Use Cases

Logistics. Black Pepper have expertise in providing technology solutions to the logistics domainIn the commodity trading/logistics industry the business activities are typically split into buying, selling and logistics, separating the purchase of materials from their sale and transportation. The aim is to optimise the matching between the components: sourcing raw materials, refining them, selecting appropriate transport methods, routes, and storage. An example transaction might be the delivery of 100 tonnes of copper to a manufacturing plant, which first must be purchased as ore from a mine, refined through a smelter, formed, and delivered to the customer. Each of these stages could be outsourced or performed using in-house assets. Contracts typically express features such as quality (e.g. 99% purity) and have a tolerance (e.g. 100 tonnes +-2%), with payment for what is actually received (potentially after remediation if, for example, the purity is found to be lower than specified). The purchase of materials is typically financed, using the material itself as collateral. Shipping delays potentially have very large costs, not only in terms of penalty payments to customers, but also in terms of extra interest, fees for additional warehouse time, or fines for missing pre-arranged slots for transshipment. The key to a successful business is minimising and managing the risk across the various stages, from extraction of raw material to delivery of refined product to a customer. Therefore, accurate assessment of reputation is crucial, and the ability to appropriately account for and reason about mitigating circumstances is essential.

On-demand Transport. As investigated by the Agent-Based Computing for Intelligent Transportation Systems group at the Czech Technical University in Prague, the popularity of the market-based approach for on-demand transport services (e.g. adopted by Uber, and also other local transport services such as Lyftago in Prague) has grown rapidly over only a few years. Within this approach, a passenger requests a transport service from a provider, which in turn communicates with potential drivers (bidding for the service), and selects a suitable match accounting for passenger and driver preferences and requirements. Specifically, information and financial exchanges among the three parties are conducted via a multi-stage process: transport request (passenger-provider); driver selection and commission (driver-provider); passenger pricing (provider-passenger); passenger transport (driver-passenger); and driver payment (provider-driver). Passengers are typically interested in truthful providers and drivers, fair prices, on-time driver arrival, safety, car quality, etc. Similarly, when bidding for the service, criteria of interest to drivers include truthfulness of the provider and the passenger, payment (on time and in appropriate amount), passenger punctuality, passenger behaviour, etc. Assessing the reputation of the three parties with respect to such aspects is thus essential to decrease risk and increase satisfaction for both passengers and drivers. Accounting for and reasoning about mitigating circumstances is especially important to achieve accurate and fair assessments. For example, a passenger or a driver should not be penalised for lateness if it is due to events beyond their control, e.g. a late flight or an unexpected bad weather, respectively. Likewise, a low reputation of a provider due to the failure of a driver may not be appropriate if the provider is no longer dealing with this driver.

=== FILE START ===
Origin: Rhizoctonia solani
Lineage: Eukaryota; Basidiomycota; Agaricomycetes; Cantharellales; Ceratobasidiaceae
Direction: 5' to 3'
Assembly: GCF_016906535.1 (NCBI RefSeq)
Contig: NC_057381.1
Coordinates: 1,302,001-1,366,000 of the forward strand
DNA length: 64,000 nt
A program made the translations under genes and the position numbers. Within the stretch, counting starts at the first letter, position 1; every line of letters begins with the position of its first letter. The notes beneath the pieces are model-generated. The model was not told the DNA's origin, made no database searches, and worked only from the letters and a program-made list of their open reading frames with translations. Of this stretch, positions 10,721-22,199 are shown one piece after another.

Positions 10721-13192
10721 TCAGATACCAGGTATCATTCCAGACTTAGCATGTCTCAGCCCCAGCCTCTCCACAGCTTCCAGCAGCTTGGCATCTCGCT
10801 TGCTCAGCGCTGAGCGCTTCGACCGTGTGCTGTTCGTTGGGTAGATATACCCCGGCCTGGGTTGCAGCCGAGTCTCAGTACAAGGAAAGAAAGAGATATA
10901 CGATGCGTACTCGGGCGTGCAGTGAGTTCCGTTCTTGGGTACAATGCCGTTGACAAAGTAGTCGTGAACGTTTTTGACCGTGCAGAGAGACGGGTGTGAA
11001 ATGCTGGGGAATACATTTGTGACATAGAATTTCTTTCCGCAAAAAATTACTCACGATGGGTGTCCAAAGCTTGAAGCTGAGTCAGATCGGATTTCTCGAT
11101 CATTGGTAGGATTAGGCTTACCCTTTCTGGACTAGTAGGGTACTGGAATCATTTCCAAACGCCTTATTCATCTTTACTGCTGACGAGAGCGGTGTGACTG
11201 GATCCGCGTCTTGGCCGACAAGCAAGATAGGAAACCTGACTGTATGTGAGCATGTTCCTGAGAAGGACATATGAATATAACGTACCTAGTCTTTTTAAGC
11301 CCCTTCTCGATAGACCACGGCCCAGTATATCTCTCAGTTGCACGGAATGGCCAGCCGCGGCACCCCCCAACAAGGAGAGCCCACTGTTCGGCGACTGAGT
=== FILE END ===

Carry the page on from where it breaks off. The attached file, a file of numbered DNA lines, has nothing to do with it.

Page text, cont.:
Car Leasing. After an accident where a vehicle is damaged, an insurance company recommends a body-shop to a policy holder for repairing it, and a courtesy car may then be provided as short-term replacement. The processing of the courtesy car is performed by the leasing company, who provide year-long leases of cars to body-shops for this purpose. This sub-provision relationship is disclosed, but policy holders have little say in general over which body-shop or leasing company they interact with as body-shops are chosen by the insurance company and courtesy cars are selected by body-shops. A small number of body-shops charge damage of courtesy cars and fines to the policy holder through the car leasing company. These extra charges incur a handling fee which although agreed prior to the courtesy period can often aggravate customers into providing unwarranted negative feedback, which could be vindicated if the context was known. Reputation of the car leasing company can be provided by policy holders and body-shops, and similarly the reputation of body-shops from policy holders and insurance companies. Currently a net promoter score for the leasing company is used as a form of reputation, calculated via a yearly questionnaire asking body-shops if they would use or recommend the service and is reported as a ratio for use in promotional material when attracting new clients. There are other forms of reputation available, which may be computed from data recorded during all interactions between the car leasing company, body-shop, insurance company and policy holder. It is thought that timeliness, convenience, and cost have main influence in the car leasing reputation, although a more detailed questionnaire is required to further investigate this. A car leasing company with high reputation will enhance the reputation of a body-shop that uses its services, and the reputation of both will influence the choices of body-shops that insurance companies recommend.